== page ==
The Problem We Are Tackling
The income gap
Employees without a high school diploma earn an average of $23,000 year, which deeply affects their ability to break the cycle of poverty. Every student who leaves high school without a diploma costs our society $260,000 in lost earnings, taxes, and productivity.
For years, the percentage of the nation’s fourth graders in public school who can read proficiently has hovered at around 35 percent. Children who cannot read proficiently by the fourth grade are four times less likely to graduate on time — hindering their chances to live a happy, healthy, productive life. More stunning, one in three students was shown to be reading “below basic” proficiency — functionally illiterate.
For students from low-income families, the situation is even more dire: 82 percent of students eligible for free or reduced lunches cannot read with proficiency. Without these skills by fourth grade, students are four times more likely to drop out of high school.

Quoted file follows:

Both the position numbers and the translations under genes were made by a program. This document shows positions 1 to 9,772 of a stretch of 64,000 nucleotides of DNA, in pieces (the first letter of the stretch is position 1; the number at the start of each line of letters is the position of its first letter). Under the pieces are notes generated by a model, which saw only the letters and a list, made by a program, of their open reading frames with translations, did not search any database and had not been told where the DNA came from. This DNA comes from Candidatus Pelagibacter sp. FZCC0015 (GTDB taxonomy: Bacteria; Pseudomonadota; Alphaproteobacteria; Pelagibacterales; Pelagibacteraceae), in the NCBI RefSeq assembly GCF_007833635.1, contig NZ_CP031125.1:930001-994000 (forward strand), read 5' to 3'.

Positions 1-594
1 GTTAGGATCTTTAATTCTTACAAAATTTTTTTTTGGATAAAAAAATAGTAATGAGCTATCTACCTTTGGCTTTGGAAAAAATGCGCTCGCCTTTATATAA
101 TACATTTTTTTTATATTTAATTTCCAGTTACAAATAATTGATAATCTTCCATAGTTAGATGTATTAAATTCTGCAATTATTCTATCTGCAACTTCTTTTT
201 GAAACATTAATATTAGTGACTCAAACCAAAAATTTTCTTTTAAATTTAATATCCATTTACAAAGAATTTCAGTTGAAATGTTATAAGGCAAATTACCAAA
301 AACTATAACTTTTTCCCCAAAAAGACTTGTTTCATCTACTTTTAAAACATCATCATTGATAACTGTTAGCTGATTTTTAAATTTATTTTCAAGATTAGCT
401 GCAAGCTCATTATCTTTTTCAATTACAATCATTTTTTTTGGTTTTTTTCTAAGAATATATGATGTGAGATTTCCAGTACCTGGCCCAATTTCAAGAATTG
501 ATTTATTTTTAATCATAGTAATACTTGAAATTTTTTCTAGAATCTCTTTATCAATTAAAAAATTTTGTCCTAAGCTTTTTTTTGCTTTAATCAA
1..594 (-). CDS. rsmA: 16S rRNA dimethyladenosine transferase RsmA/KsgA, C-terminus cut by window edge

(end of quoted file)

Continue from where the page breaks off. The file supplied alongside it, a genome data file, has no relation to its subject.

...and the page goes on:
According to the US Department of Education, 60 percent of America’s prison inmates are illiterate and 85 percent of all juvenile offenders have reading problems.
Nearly 9 million kids affected
Every state in the nation has large percentages of students who are unable to read at grade level. In fact, nationally more than 8.7 million low-income students in kindergarten through fifth grade are not proficient in reading — the equivalent of the entire populations of Los Angeles, Chicago, San Francisco, Boston, and Atlanta. If students do not receive effective interventions early by second grade, the less likely they are to ever become grade-level readers. With proper evidence-based interventions in the early grades, children can become average or better readers.